ATHENS — Georgia fans love their baseball as any Atlanta Braves follower will tell you, but there’s also an itch building to see the UGA Bulldogs reach the College World Series.
It’s not that much of a longshot when one considers that Ole Miss, which finished 14-16 in SEC play and was eliminated in the first game of the SEC Tournament, is in the best-of-three CWS finale with Oklahoma which begins on Saturday in Omaha, Neb.
Tuning in to watch the CWS Omaha, Neb., last week, it was interesting to notice that four of the five teams left standing were from the SEC — Ole Miss, Texas A&M, Arkansas and Auburn.
Then there’s Oklahoma, which will join the SEC in 2025, and is also in the midst of a softball dynasty.
It has been well-documented that Georgia has let its baseball and softball facilities fall well behind the schools its fans want to compete with, and in two years UGA will begin to do something about it.
The UGA athletics board, however, put tennis on the pecking order ahead of baseball and this summer begins work on a new $26.7 million complex.
No one will argue the $68.5 million being poured into Sanford Stadium, as football is the engine that drives the revenue train.
All Georgia baseball coach Scott Stricklin and the Bulldogs’ baseball-crazy fans can do is wait on having a level playing field to compete on in the SEC.
Meanwhile, Ole Miss is seeing the $20 million it invested into its baseball facility in 2018 pay off, as is Arkansas, which recently invested $26 million into its beautiful baseball stadium and facility.
Then there’s Texas A&M, and yes, the Aggies also have a newer $24 million facility. Finally, rival Florida has finished its $65 million baseball facility.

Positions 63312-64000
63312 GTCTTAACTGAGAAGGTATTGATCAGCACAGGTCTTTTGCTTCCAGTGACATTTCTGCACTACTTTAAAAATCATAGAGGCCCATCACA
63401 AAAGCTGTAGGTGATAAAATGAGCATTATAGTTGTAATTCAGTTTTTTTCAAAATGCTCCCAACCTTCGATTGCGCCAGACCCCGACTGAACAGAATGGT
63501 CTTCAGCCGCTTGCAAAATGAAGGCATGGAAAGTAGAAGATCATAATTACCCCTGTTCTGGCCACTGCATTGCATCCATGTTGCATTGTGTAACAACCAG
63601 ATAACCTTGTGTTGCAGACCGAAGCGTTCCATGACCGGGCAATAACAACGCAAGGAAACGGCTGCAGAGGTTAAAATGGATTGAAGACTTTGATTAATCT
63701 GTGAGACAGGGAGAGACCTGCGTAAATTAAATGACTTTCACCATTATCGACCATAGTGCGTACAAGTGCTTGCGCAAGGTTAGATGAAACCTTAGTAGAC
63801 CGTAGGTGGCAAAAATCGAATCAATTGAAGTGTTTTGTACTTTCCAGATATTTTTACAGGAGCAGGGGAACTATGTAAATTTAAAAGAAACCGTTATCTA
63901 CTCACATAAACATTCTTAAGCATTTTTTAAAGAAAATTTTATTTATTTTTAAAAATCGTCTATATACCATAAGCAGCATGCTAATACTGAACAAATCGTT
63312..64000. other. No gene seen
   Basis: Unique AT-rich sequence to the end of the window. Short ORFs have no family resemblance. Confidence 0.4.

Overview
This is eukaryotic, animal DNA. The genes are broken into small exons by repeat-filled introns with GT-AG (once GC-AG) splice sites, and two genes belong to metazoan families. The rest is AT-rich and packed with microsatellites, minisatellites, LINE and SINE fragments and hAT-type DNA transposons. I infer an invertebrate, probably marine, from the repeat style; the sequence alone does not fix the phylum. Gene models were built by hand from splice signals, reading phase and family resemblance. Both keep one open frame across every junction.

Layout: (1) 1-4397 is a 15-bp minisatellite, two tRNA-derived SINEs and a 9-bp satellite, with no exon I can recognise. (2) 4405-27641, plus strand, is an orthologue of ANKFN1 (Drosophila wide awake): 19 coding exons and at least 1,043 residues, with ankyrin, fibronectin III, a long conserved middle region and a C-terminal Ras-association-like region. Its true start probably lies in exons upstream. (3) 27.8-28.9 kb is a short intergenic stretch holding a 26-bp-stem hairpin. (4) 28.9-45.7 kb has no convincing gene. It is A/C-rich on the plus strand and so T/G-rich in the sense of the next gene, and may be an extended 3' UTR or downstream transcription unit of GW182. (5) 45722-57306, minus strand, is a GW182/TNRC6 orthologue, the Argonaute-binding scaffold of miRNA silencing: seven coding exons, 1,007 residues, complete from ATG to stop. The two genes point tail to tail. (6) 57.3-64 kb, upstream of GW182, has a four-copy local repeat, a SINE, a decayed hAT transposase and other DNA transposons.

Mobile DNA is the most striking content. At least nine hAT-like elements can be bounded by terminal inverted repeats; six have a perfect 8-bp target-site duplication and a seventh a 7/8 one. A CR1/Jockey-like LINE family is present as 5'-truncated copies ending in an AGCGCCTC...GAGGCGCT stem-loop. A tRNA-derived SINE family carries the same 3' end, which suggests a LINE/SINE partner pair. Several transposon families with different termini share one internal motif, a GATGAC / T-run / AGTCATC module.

For now, Stricklin will enter his 10th season selling top Georgia recruits on the notion of staying in-state to compete in the SEC.
“You want to play in this league and play against the absolute best,” Stricklin said during the Ingles On The Beat Show on Monday night.
“It’s unbelievably competitive every single weekend, it’s 30 straight games of juggernaut opponents, and you wouldn’t want it any other way,” said Stricklin, whose Bulldogs managed to go .500 in the league despite losing two of their top three starting pitchers before the season and having All-SEC ace Jonathan Cannon go off track after a forearm injury late in the season.
“It’s a pressure cooker, three’s stress all over the place, but that’s why these kids want to come to play in the SEC and compete in the league.”
Stricklin’s Georgia Bulldogs weren’t able to get out of regionals, falling to North Carolina in heartbreaking fashion when outgoing senior Josh McAllister was robbed of a home run in the final inning of a one-run loss.
UGA narrowly — and in a controversial fashion — missed a postseason bid in 2021.
But the season before, in 2020, Stricklin and the Bulldogs were set up for their best chance at a CWS run since the team appeared in Omaha in 2008 during the 2020 season, ranked No. 2 with a dugout full of great pitching and hitting.
Alas, the COVID global pandemic struck, canceling out spring sports and costing Georgia an up-cycle of talent.
More than that, COVID also pushed back plans for improved facilities at Foley Field that the Bulldogs desperately need to compete in hard-fought recruiting battles.
The fact UGA doesn’t waive out-of-state tuition costs -- like many of its SEC rivals -- puts Stricklin and the Bulldogs at even more of a disadvangtage.
But in another year, Georgia will break ground on a two-year plan to improve the facilities -- at the same time SEC champion Tennessee has plans to pour $56 million into its baseball stadium and facilities.
The cost of doing business and competing for championships keeps going up.
Capacity at SEC baseball stadiums
Mississippi State -- 15,586
Arkansas - 11,531
Ole Miss - 10,715
LSU - 10,326
Alabama - 8,500
S Carolina- 8,242
Florida - 7,000
Texas A&M - 6,100
Tennessee - 4,283
Auburn - 4,096
Vanderbilt - 3,802
Missouri - 3,331
Georgia - 3,291
Kentucky - 3,000